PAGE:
IL-1 Receptor Inhibition a Potential Strategy to Block Mucus Build-up in Early CF, Study Suggests

IL-1 Receptor Inhibition a Potential Strategy to Block Mucus Build-up in Early CF, Study Suggests

Inhibition of the interleukin-1 receptor — to block thick mucus production and inflammation — is a potential strategy to treat cystic fibrosis (CF) in the early stages of the disease before harmful chronic bacterial infections, a study suggests. 

The study, “IL-1β dominates the promucin secretory cytokine profile in cystic fibrosis,” was published in The Journal of Clinical Investigation

CF is caused by mutations in the CFTR gene that prevent cells from managing their water and salt balance. This imbalance triggers an accumulation of thick mucus in organs, including the lungs, resulting in inflammation and repeated bacterial infections. 

Bacterial infections were thought to be an early driver of CF disease, but mucus build-up and inflammation of the airways is present early in CF children, despite little or no signs of infection. 

The early build-up of thick mucus and inflammation may be the initial trigger of lung disease in CF patients, and that’s why early treatment with anti-inflammatory therapies may delay the onset of lung disease and potentially improve life expectancy.

The molecular triggers of this early mucus build-up are not well understood. Previous studies have shown that, in the absence of bacterial infection, the lung secretions from CF children contain mucus flakes consisting of two mucin proteins, MUC5B and MUC5AC. Mucins are a group of proteins that lubricate the airways, creating a protective barrier. 

Increased levels of two pro-inflammatory signaling proteins (cytokines), called interleukin-1-alpha (IL-1α) and interleukin-1-beta (IL-1β), also were identified. However, the exact underlying mechanism of this process remains unresolved.

To bridge this knowledge gap, researchers investigated the molecular details of the connection between MUC5B and MUC5AC production, and IL-1α and IL-1β. 

Based on experiments showing how CF airway secretions can stimulate abnormally high mucin production, researchers first showed that both IL-1α and IL-1β from these secretions were the primary signaling proteins that caused an increase in the messenger RNA (mRNA) levels of both MUC5B and MUC5AC. 

Messenger RNA (mRNA) is the messenger molecule that translates the information from genes into a form that cells can “read” to produce a protein. Higher levels of mRNA are typically associated with higher levels of protein. 

The team also showed that IL-1β had higher concentration in CF secretions compared with IL-1α.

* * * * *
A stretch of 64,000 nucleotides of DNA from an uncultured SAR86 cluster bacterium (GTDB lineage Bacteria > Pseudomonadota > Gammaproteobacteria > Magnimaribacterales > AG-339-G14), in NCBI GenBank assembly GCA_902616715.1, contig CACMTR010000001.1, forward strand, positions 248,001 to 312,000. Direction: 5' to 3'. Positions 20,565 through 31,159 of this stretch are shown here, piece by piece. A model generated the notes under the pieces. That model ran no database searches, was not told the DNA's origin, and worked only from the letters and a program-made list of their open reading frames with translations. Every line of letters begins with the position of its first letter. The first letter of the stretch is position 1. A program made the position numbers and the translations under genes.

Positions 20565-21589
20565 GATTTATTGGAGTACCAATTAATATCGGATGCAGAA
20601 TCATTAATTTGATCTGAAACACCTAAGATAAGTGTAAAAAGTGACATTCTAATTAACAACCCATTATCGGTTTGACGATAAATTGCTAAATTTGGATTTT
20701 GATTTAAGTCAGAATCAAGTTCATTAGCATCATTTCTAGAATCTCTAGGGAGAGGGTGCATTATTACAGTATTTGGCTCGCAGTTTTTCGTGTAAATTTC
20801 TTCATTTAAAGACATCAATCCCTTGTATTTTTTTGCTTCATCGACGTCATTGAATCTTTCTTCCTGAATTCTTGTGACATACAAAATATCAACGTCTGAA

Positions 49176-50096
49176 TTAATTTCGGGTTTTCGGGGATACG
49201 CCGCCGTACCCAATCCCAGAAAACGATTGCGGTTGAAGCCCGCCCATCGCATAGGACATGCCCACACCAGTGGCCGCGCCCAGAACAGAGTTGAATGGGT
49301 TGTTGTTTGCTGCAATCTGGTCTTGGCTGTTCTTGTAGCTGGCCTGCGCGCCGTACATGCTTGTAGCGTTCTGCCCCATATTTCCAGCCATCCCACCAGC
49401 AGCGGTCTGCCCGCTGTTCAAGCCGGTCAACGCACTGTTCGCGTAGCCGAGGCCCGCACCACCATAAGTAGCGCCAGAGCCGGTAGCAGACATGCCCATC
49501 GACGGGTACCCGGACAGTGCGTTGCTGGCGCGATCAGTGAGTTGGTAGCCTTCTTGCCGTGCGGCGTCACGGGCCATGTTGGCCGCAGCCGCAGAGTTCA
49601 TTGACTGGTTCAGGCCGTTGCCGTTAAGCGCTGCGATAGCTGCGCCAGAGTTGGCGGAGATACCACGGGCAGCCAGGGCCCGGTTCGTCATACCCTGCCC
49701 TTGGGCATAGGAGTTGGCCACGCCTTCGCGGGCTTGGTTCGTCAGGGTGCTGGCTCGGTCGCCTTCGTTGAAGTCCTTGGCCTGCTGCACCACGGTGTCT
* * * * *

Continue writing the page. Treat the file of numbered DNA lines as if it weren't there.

The role of IL-1α and IL-1β in mucin production was confirmed by deleting the interleukin-1 receptor (IL-1R1), which caused a decrease in the levels of MUC5B and MUC5AC mRNA. 

Exposing human bronchial epithelial (HBE) cells (cells on the surface of bronchi) to IL-1α and IL-1β induced MUC5B and MUC5AC protein secretion. Chronic exposure to IL-1β, in particular, led to MUC5B mucin production, and an increase in mucus on the cell surface. 

Researchers then showed how increased MUC5B and MUC5AC mRNA levels, and mucin protein secretion, also occurred in mice following exposure to IL-1α and IL-1β. 

The exact signaling pathway connecting IL-1α and IL-1β to mucin production was then identified. Two proteins were found to upregulate mucin gene expression following IL-1 exposure: the sterile α motif–pointed domain-containing ETS transcription factor (SPDEF), and downstream endoplasmic reticulum to nucleus signaling 2 (ERN2).

Then, in tissue taken from CF lungs, increased levels of IL-1β, SPDEF, and ERN2 mRNA were found to be associated with increased MUC5B and MUC5AC production.

Finally, researchers showed how the administration of a protein that blocked the IL-1R1, an interleukin-1 receptor agonist, inhibited CF secretion-induced gene expression of MUC5B, MUC5AC, and SPDEF. 

The results from this study are consistent with the hypothesis that thick mucus secretions — characteristic of CF lungs — trigger the release of IL-1α and IL-1β. This can lead to even more mucus production (positive feedback cycle) that eventually causes scarring and loss of lung function, even without an infection present.

Blocking this feedback by IL-1R1 inhibition early on may help prevent excessive mucus build-up, inflammation, infection, and further lung damage.

“IL-1α and IL-1β trigger these responses to produce positive feedback cycles that maintain or worsen the CF airway mucoinflammatory state,” the researchers wrote.

“Targeting this pathway therapeutically [meaning inhibiting IL-1R1] may ameliorate mucus obstruction and inflammation-induced structural damage in young CF children,” the team concluded.

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Patrícia holds her PhD in Medical Microbiology and Infectious Diseases from the Leiden University Medical Center in Leiden, The Netherlands. She has studied Applied Biology at Universidade do Minho and was a postdoctoral research fellow at Instituto de Medicina Molecular in Lisbon, Portugal. Her work has been focused on molecular genetic traits of infectious agents such as viruses and parasites.
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